Russia » Politics
Author`s name Michael Simpson

Financial Times: Scandalous Interview of Russian Vice-premier

Russia has no administrative reforming plan?
The press has already reported about the ill-fated interview of Russia's Vice-premier for industry Boris Aleshin with The Financial Times. However, it is still not clear who has become indignant and at what issues.

It is particularly important however that the vice-premier of the Russian Government overseeing the administrative reforming and industry has devoted an hour to the interview at the instance of chief of Moscow's FT office Andrew Jack. The vice-premier answered a great number of questions that the FT editorial office had questioned beforehand. The number of questions Boris Aleshin was asked supposed that FT journalists intended to work really hard on the material.

As a result of the meeting with Boris Aleshin, The Financial Times published a brief article that contained only three quotations of 23 words of what the vice-premier said during the interview. To write an essay of this kind, the journalist might not have met with the vice-premier at all. What is more, the first paragraph and the headline were quite contrary to what Boris Aleshin had been explaining to Andrew Jack for an hour. It turns out from the publication that Russia has no reforming plan at all and that this plan may be created not earlier than February 2004; this phenomenon is explained with the fact that the state formation process is interrupted especially for the election. Unfortunately, the British journalist did not understand from the conversation with the vice-premier that a commission for reforming of 1,000 people is working actually very hard to complete an analysis of the 5,600 functions of the state machinery and submit a report on the analysis for consideration of the government by February 2004. At least, this is what Andrew Jack's commentary to the publication given by phone the other day was.

Another fault of the interview is wrong interpretations of quotations of the vice-premier. This concerns the issue of Yukos and Mikhail Khodorkovsky. In fact, a good share of publications in the newspaper is devoted to the oil industry now which is quite understandable.

The rest of the FT publication is Andrew Jack's personal discourse during his examining of the Russian vice-premier. Probably, the FT editorial staff believes this discourse is more interesting for the readers than actual words of one of the RF government members. I wonder if the British edition would be allowed to publish this sort of an interview with Dick Cheney.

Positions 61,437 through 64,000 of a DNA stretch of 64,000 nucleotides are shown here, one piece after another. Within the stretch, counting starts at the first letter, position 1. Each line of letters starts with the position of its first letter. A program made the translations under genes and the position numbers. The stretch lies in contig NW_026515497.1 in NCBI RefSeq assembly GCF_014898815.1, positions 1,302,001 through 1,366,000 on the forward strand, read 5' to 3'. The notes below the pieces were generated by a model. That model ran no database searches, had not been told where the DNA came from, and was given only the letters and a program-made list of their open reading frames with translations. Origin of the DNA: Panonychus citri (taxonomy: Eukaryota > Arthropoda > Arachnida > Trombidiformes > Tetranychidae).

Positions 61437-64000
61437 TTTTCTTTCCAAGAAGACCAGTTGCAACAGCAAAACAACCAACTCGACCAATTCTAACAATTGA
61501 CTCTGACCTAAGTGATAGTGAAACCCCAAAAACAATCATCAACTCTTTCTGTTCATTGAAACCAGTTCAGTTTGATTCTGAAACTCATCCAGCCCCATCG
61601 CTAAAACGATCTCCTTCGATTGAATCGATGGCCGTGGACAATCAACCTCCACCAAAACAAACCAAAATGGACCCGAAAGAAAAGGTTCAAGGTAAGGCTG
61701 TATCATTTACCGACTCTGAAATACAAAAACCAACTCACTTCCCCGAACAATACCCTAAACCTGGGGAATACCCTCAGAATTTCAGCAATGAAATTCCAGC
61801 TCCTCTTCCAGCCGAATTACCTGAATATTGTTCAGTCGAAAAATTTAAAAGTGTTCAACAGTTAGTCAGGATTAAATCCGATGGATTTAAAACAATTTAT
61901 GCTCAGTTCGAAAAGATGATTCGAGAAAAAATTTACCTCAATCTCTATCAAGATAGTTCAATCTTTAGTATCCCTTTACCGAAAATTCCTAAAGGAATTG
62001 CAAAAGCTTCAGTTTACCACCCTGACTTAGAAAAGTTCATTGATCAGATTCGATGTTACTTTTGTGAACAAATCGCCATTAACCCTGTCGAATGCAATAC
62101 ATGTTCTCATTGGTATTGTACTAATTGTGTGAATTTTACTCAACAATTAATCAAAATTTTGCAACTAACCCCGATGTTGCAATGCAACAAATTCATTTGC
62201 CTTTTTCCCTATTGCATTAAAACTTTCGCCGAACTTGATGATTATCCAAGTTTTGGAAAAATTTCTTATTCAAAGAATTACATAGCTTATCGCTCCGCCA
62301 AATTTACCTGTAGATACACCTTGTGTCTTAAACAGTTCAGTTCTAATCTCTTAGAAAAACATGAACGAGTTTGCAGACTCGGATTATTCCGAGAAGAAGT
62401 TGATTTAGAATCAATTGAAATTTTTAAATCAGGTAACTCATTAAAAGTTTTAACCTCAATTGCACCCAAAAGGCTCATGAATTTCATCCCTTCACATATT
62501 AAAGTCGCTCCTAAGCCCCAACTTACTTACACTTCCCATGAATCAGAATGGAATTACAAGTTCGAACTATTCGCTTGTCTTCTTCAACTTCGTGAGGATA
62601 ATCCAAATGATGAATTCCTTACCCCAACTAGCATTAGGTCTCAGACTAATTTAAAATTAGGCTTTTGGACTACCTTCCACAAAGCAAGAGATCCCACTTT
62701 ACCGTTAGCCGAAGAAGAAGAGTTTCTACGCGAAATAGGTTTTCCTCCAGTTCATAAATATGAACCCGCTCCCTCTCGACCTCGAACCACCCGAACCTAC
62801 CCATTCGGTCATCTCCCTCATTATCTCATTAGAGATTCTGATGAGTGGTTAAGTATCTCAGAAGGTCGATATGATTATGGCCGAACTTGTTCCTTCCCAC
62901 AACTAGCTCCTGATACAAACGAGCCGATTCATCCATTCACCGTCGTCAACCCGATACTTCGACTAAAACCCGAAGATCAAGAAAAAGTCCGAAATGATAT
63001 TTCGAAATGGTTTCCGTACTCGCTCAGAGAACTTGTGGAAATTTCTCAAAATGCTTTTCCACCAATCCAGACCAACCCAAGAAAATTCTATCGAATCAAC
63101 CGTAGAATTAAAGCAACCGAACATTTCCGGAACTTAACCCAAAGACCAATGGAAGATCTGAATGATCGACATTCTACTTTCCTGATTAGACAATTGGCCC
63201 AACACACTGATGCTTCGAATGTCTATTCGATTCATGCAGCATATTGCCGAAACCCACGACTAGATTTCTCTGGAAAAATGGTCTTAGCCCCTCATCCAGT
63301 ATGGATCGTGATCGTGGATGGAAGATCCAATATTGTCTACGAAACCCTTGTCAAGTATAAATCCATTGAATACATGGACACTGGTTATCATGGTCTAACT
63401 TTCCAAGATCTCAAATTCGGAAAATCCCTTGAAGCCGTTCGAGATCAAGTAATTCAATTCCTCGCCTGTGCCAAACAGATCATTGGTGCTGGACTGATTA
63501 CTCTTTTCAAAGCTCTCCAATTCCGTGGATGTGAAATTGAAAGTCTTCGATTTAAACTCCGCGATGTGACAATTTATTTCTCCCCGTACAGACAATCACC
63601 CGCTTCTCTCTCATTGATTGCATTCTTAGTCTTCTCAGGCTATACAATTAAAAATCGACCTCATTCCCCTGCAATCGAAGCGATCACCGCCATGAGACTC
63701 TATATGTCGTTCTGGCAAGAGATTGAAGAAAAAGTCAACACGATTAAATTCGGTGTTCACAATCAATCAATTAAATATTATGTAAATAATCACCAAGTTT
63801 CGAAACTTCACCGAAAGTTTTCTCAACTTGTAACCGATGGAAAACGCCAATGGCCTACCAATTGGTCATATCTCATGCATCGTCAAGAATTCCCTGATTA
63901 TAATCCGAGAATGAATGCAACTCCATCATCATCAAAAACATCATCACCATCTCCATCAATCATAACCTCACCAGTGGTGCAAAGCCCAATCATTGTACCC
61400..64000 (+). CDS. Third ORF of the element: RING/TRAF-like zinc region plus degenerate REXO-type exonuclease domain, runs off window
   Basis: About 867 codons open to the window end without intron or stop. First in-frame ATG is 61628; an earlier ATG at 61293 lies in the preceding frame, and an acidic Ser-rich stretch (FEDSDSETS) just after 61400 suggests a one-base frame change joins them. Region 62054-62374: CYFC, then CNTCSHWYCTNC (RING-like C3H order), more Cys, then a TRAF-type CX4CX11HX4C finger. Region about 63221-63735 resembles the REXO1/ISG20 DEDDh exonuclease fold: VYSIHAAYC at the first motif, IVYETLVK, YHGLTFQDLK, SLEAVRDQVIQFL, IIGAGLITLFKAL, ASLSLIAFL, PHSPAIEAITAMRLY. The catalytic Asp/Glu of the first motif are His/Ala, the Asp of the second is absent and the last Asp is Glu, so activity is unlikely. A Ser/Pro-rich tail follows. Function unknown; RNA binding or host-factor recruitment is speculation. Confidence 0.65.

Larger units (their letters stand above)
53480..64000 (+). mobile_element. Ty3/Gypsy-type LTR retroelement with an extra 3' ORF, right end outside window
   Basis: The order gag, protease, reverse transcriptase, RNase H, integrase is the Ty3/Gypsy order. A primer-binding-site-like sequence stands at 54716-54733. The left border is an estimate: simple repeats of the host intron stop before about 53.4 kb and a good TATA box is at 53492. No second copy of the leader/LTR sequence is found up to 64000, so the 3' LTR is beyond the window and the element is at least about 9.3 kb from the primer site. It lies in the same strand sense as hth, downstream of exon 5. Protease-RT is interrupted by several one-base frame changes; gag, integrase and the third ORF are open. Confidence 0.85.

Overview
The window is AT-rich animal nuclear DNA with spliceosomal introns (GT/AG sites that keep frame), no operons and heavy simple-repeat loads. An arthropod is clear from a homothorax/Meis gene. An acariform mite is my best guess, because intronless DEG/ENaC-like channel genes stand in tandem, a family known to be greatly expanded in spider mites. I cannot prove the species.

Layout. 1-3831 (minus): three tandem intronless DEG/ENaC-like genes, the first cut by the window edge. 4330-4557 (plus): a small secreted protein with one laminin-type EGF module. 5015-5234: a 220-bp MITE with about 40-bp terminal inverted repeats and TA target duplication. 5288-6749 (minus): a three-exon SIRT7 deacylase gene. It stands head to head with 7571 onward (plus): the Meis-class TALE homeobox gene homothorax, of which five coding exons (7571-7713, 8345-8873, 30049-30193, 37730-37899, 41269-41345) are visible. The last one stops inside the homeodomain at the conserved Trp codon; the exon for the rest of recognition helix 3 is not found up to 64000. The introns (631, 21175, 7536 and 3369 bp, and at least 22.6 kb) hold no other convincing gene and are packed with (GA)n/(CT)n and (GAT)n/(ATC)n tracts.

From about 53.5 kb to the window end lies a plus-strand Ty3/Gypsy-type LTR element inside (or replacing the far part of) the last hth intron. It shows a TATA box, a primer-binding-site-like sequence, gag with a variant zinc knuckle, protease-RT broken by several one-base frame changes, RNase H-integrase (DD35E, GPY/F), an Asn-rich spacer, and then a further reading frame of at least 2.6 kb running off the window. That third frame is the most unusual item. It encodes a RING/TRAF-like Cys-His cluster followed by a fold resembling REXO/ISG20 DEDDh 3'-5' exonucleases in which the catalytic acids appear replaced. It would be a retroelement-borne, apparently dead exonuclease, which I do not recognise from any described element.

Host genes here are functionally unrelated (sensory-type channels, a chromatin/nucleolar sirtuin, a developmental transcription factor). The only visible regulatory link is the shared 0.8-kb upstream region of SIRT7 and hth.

This is strange how Andrew Jack explains the unusual form of the interview with Boris Aleshin. He says that the edition does not do interviews in the traditional question-answer manner. This sounds strange because an interview with former Ambassador to Russia, today's Boeing Vice-president Thomas E. Pickering published in the previous issue of The Financial Times is done in the traditional question-answer manner.

Andrew Jack could not but saw that the press-secretary of Boris Aleshin was recording the interview. So, today there is evidence proving that the British journalist has made up a lot in his interview. This is strange that the situation turned out to be so insulting for the Russian side: an interview that lasted for an hour was published as a brief story under a headline contradicting to what had been said in fact.

Present-day officials do have a notion of honor, pride and professional responsibility. Governmental officials are actually responsible for what they are doing, no matter what their bosses think about it. The press-secretary of Vice-premier Boris Aleshin believes it is his duty to defend the reputation of the vice-premier and publishes the taped conversation between FT journalist Andrew Jack with Russia's Vice-premier Boris Aleshin. Before making the decision, the press-secretary handed in his resignation. Now, when readers have two variants of the conversation with the vice-premier (the one published by The Financial Times and another published here) they can compare the truthfulness of what Boris Aleshin actually said during the interview. Here is a slightly abridged version of the taped conversation of the FT journalist with Vice-premier Boris Aleshin that covers the most important issues.